To the best of The Daily Maverick’s knowledge, the real, authentic people were in place in Washington, DC on Monday at noon. But, the horror of horrors, Beyoncé (Knowles-Carter) didn’t actually sing the National Anthem, live, in front of hundreds of thousands of people on that special afternoon after all. Will the scandal mar President Obama's second term and turn it into a failure? The world will never be the same. By J BROOKS SPECTOR.
The story is being closely watched by international news television channels, social media, newspapers and news magazines, all of which are closely following the rhythm of this musical miscue. At this point, the topic is hotter than Michelle Obama’s new hairstyle and her coat or her inaugural ball gown; about whether Vice President Joe Biden is making all the right moves to jump-start his campaign to succeed Barack Obama as president (after all, America’s next presidential election is less than four years away); or whether Hillary Clinton will throw her hat into the ring and try to grab the prize instead. And it is a bigger story right now than whom the Republicans will eventually settle on as their campaign champion, assuming they don’t take up their positions once again in a circular firing squad – just like they managed to do during the last election.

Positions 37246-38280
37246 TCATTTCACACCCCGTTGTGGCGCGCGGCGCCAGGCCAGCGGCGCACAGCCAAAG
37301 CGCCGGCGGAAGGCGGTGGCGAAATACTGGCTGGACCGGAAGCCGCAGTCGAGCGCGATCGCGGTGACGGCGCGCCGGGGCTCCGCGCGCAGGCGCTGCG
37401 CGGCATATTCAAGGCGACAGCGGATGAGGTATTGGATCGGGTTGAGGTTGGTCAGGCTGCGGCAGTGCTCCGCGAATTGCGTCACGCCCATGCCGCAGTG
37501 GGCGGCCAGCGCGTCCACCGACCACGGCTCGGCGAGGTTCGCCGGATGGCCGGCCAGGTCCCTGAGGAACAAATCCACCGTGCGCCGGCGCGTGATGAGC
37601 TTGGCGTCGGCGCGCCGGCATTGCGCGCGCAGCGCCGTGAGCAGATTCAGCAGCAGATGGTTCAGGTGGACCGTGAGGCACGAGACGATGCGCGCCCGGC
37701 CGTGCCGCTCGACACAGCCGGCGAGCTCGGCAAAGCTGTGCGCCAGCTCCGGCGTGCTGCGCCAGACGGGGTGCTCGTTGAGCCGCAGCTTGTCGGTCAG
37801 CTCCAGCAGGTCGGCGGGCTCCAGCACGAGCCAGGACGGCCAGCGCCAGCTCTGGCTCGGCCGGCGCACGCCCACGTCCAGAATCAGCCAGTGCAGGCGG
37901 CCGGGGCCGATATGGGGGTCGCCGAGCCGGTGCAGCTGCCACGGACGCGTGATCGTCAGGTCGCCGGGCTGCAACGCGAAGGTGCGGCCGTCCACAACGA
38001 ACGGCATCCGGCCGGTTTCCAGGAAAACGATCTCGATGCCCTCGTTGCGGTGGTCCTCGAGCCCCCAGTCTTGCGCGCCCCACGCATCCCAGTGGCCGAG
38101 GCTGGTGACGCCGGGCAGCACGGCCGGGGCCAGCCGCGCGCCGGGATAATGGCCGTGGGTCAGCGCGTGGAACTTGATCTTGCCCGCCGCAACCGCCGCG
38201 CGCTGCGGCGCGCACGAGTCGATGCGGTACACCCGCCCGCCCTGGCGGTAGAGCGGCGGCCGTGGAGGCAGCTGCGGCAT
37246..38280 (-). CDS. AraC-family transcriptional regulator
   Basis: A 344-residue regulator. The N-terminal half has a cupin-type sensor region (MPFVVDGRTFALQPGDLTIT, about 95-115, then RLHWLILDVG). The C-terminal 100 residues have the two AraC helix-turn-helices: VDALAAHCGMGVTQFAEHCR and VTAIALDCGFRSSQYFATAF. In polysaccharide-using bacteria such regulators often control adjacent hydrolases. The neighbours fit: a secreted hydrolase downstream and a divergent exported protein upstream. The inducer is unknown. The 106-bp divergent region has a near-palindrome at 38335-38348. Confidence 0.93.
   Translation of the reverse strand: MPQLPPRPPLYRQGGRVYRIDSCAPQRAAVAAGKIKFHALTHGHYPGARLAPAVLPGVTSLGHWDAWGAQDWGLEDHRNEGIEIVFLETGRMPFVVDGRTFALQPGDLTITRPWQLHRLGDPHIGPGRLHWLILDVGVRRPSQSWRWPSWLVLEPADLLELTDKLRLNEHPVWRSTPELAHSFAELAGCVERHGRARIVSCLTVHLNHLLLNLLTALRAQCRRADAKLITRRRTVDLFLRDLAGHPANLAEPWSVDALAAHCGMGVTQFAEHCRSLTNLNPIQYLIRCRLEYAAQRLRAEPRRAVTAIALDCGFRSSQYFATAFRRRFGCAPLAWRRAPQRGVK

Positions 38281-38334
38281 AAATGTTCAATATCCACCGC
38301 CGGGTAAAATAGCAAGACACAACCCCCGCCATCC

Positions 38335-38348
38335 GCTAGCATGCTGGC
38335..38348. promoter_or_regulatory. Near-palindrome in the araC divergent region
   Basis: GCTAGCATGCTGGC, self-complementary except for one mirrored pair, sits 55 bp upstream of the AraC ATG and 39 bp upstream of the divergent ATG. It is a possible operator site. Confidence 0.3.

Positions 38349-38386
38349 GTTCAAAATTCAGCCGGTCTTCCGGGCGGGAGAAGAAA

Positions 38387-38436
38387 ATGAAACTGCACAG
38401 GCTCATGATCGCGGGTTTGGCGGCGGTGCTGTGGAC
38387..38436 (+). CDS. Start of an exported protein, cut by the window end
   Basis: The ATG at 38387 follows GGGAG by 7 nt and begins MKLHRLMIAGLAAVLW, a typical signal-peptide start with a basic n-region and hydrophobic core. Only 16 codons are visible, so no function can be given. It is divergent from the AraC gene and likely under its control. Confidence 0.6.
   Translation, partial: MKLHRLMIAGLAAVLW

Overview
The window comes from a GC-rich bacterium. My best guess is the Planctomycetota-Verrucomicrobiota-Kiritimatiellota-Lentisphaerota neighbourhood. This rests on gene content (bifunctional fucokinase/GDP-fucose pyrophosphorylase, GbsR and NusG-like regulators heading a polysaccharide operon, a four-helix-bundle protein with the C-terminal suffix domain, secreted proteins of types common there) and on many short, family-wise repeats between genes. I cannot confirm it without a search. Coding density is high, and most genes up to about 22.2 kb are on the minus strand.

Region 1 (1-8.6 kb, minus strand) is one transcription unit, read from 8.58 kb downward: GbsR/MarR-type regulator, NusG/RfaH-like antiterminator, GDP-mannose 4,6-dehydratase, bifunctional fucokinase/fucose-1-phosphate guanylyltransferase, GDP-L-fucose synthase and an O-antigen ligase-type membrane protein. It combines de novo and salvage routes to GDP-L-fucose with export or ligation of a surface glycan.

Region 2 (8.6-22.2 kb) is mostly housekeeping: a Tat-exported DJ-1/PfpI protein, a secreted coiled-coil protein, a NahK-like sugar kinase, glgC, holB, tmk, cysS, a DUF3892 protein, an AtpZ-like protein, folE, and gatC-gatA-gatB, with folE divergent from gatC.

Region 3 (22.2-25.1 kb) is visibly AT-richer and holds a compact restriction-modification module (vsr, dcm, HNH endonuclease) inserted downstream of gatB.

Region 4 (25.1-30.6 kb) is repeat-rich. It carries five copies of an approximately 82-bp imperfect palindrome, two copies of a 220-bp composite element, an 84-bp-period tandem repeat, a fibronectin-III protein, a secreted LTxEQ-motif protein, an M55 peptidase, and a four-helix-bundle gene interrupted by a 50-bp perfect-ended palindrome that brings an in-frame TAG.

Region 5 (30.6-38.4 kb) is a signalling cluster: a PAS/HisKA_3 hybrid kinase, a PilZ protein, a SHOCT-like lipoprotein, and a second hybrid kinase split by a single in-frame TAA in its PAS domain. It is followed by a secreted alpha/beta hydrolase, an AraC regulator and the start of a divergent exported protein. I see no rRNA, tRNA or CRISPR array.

For now, at least, the real source of Beyoncé’s actual sound at the inauguration seems more important than what, specifically, Barack Obama promised to accomplish over the next four years as president. In fact, by Wednesday afternoon, SkyNews was carrying an extended story on the inauguration – but the only story element was Beyoncé’s vocal cord malfunction.
Here at The Daily Maverick, meanwhile, we pledge this will be the last inauguration story we will write, lest someone finds incontrovertible proof the whole thing took place on a sound stage in Hollywood with actors and body doubles, or it came via holographic transmissions from the Sea of Tranquillity. However, we would be remiss in our duty as hardboiled media types if we didn’t dig a bit deeper into the Beyoncé saga.